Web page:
Bulletproof Lifestyle

Dave Asprey of The Bulletproof Diet book fame has had a tremendous influence on me since I read his book and started following his podcast. If optimizing your diet and lifestyle for peak performance is of interest to you, then you might want to check out his material. His new release, Head Strong, just got stocked on our shelves and I am excited to dig in. This book focuses specifically on how to tailor our lives to support our brains to be sharper and more resilient, which in turn helps us to be emotionally stable and effective in our lives.

Asprey wants to show his audience how much we are influenced by our food and environment, how these elements of our lives are actually shaping our biology and how we express ourselves. To know how this process is happening gives us the capacity to make changes that affect all areas of our life.

One small example from his work is understanding how eating too many carbohydrates early in the day sets us up for blood sugar swings that can affect our moods, brain power, and food cravings for the rest of the day. The connection between our food, mood and level of cognitive functioning is so great to know.

I’ve made the relatively simple shift of having the highest amount of carbohydrates I eat mostly at night. From this change alone, I might now experience hunger during the day but I don’t experience food cravings or a desperate sense of needing food. And the most remarkable thing to me is that I had been living with food cravings and not knowing I was actually having them. It was only after I no longer had them that I realized how controlled I had been by the need to eat in an attempt to balance my blood sugar.

The good news is that our bodies are always moving in the direction of health and balance. We are blessed to be naturally self-healing and self-correcting. When we avoid adding unnecessary burdens*, our bodies can then begin to heal what has been standing in line to be healed.

Consider this list of nutrition and lifestyle practices that can enhance your experience of yourself and your life:


  • Eat plenty of organic whole food (lots of vegetables!). When you eat organic, you do not add more chemicals that challenge the body.
  • Eat fermented foods that support your gut microbe for optimal gut/digestive health.
  • Eat in a relaxed, mindful way so that your body can effectively digest your food and obtain maximum nutrition.
  • Avoid (or limit) inflammatory foods: sugar, gluten containing grains (wheat, rye, barley), vegetable oils, processed/packaged foods in general, pasteurized milk and milk products, alcohol.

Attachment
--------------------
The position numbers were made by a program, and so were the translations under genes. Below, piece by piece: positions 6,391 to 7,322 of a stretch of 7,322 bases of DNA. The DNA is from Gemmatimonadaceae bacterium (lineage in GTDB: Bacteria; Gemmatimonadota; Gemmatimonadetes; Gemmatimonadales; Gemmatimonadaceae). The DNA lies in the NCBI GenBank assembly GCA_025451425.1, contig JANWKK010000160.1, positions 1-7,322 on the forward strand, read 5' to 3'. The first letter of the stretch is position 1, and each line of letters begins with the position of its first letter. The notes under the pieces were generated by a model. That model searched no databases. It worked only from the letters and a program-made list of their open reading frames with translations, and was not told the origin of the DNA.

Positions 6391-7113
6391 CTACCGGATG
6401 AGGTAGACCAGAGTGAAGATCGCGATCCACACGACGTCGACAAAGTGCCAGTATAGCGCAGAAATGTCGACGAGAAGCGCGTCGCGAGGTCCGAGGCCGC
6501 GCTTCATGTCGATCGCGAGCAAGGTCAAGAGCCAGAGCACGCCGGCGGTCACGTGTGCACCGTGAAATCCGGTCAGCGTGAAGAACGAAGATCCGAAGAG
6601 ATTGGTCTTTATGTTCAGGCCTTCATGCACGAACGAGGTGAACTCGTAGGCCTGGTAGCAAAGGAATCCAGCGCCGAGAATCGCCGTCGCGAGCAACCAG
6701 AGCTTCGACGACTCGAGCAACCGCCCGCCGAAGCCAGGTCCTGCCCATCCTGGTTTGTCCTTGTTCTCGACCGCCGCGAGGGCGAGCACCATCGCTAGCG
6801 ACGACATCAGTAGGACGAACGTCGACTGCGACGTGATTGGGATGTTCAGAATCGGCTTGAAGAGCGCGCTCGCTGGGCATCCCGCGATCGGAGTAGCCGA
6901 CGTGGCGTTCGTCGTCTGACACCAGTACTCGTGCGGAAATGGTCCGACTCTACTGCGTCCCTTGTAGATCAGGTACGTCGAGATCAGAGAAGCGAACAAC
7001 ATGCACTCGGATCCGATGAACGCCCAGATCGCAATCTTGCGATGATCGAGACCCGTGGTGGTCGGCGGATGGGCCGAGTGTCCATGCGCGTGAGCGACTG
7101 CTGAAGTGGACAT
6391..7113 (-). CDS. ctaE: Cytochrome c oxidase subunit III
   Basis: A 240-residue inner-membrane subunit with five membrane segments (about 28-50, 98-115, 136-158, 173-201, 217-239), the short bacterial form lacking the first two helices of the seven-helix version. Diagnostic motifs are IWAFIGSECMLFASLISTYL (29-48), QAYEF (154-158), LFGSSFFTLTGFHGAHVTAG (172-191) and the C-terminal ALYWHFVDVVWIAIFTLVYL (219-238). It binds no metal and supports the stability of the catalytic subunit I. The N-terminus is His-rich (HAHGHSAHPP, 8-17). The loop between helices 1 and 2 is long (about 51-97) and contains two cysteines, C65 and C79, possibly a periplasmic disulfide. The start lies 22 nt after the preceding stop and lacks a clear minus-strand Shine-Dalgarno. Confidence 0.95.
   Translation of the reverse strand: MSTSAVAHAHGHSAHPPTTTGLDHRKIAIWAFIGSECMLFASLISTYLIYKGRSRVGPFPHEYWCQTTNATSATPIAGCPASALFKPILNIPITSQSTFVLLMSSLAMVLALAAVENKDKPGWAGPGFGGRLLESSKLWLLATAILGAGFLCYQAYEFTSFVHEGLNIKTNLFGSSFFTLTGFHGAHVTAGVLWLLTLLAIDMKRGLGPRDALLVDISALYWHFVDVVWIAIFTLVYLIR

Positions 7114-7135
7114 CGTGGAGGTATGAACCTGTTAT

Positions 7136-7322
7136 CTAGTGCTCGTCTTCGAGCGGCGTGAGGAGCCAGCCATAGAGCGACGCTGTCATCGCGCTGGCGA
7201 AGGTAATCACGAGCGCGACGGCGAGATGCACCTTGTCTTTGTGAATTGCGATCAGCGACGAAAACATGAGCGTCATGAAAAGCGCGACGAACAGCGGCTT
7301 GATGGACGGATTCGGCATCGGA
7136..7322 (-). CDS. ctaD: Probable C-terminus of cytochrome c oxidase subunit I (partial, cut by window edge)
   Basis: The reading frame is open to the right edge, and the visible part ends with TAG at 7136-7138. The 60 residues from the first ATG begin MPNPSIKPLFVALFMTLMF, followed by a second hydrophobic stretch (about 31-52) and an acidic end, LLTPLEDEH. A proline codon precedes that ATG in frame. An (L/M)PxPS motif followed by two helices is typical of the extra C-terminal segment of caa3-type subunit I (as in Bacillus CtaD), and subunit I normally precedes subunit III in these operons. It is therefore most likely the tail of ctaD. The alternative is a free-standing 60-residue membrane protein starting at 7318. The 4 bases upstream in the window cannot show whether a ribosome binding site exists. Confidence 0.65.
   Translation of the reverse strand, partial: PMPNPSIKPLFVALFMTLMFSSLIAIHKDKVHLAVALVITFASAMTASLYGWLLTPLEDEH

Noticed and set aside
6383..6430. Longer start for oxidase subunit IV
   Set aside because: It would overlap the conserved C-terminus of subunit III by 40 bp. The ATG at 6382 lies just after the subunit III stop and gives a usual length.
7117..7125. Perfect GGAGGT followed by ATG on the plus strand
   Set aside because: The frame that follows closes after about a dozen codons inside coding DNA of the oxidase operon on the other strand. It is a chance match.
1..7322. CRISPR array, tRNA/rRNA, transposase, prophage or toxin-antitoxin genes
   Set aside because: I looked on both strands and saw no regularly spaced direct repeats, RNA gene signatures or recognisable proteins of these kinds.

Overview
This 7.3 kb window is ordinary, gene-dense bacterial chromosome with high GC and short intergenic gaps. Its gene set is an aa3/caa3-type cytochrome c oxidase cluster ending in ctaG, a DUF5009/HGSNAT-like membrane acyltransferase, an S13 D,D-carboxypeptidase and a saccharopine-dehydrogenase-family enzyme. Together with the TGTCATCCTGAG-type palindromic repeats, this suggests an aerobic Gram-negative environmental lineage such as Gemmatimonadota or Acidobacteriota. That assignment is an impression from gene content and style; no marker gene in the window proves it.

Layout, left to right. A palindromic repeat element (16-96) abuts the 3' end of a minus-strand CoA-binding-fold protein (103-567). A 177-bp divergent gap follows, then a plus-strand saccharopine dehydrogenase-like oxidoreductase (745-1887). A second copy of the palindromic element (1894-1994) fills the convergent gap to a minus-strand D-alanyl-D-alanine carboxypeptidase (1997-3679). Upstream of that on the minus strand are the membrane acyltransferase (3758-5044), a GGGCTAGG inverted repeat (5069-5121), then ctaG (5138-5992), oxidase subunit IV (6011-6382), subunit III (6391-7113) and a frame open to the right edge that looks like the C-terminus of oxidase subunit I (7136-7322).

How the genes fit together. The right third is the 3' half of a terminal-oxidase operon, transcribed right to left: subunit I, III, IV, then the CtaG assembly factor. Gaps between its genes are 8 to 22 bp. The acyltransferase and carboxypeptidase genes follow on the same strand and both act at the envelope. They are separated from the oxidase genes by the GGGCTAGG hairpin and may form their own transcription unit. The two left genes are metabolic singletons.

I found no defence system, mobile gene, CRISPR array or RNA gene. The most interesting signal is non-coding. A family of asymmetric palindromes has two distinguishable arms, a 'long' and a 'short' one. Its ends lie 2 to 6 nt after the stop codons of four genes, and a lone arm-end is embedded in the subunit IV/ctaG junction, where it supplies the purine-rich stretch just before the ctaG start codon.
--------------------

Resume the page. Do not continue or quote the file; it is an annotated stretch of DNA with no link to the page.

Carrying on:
• Avoid foods that you have an allergy or sensitivity to (so it is helpful to know what these are).
  • Use organic and/or non-toxic household cleaning products.
  • Use organic personal care products (remember that anything you put on your skin is being absorbed internally, just like food).
  • Get plenty of clean air. (This often means using air-filtration in your home).
  • Heal your emotional wounds with the help of a good therapist or 12 step group.
  • Practice meditation to de-stress and learn to become steadier within the inevitable fluctuations of life.
  • Get daily exercise and natural sunlight (walk in nature when possible).
  • Work with a qualified practitioner to go through a heavy metal/toxin elimination protocol.
  • Use good oral cleaning practices that support the microbiome of the mouth and address any oral infections (consider oil-pulling).
  • Connect daily with your sense of purpose and reason for being here on the planet at this time and in this place.
  • Get good quality sleep and get the amount that you need.
  • Play, be creative, dance, participate in activities that bring joy.

The main theme here is to minimize the burdens that we place on our bodies, and increase the supportive elements so that we maximize our ability to not just avoid disease but to experience the joy of optimal health. Each day we can make hundreds of micro-decisions that can move us towards health and well-being.


* see next blog post!